It was late in the day by the time Maurice arrived in Leh, and Tenzing got us a shared cab for Suru, near Kargil, several hours west of Leh. We then drove through one of the most picturesque landscapes in India. The road is very well paved for the most part of the journey, which isn’t usually the case in and around the Himalayas. The thought of being at the Suru Fest hadn’t quite settled in yet – perhaps I simply didn’t know what to expect. This was my first climbing festival and all I knew was that I was going to spend a week climbing and exploring the valley.

Unlike Leh and its location on the trans-Himalayan plateau, which comprises of high altitude arid desert, Suru is green, with agricultural activity. We reached Barsoo, a small village in Suru close to midnight. Upon entering the campsite, I was shown my way to a 3-man GIPFEL tent – a new, Indian outdoor gear make and the 2018 Suru Fest’s climbing equipment partner. In the morning I woke up to a sweeping view of the scenic valley that surrounded our campground. We had a pre-bouldering yoga session scheduled first thing in the morning, before breakfast… Talk about a flying start to the adventure! Following the session, we had breakfast and went exploring the climbing areas. “Most of the rocks here have been climbed, graded and documented. The topography to this area is also well underway” Jamyang told us. There are about 6 dedicated climbing areas in Suru and 300 problems with grades varying from 5C to 8A+.  The Suru tribe has and is fully invested in expanding the scope of climbing in Ladakh and also across India.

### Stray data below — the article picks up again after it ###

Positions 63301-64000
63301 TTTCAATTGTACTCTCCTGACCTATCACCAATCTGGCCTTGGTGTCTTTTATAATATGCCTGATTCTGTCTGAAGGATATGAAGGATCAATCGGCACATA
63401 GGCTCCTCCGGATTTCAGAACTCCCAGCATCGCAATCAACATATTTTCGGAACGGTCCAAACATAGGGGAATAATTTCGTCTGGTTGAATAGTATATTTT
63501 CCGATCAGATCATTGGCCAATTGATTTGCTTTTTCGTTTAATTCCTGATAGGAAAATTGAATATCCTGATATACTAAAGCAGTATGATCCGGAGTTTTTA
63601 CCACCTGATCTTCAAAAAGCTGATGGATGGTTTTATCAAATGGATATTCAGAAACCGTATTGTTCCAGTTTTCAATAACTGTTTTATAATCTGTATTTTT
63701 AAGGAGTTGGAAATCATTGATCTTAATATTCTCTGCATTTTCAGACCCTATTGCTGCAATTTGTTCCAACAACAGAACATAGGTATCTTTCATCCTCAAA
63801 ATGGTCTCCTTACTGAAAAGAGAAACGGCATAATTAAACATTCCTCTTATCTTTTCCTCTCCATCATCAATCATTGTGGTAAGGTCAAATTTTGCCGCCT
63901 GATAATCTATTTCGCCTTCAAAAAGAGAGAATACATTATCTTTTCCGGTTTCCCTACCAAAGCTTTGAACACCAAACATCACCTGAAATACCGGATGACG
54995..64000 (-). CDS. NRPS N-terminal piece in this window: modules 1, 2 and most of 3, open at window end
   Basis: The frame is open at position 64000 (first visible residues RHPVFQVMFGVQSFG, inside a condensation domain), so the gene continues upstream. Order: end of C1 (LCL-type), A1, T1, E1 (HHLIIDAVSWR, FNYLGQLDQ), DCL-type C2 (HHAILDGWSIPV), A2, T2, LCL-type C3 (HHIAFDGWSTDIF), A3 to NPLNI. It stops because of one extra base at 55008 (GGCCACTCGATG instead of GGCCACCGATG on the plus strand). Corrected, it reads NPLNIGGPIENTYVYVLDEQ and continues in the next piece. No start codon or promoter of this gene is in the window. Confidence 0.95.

Amongst the few known Indian athletes and some elite climbers, Suru also hosted three IFMGA guides, two of which were from Georgia and one from the United States. The Georgians rigged their first sports route on a highball near the shore of the boulder-choked Suru river; their first in the himalayas. Sunny Jamshedji was another important addition to the festival whose tryst with trad-climbing has taken him across 20 US states over 22 years. I had heard of him through Prerna, who went climbing with him in Dhauj. The festival certainly couldn’t have asked for more experienced company.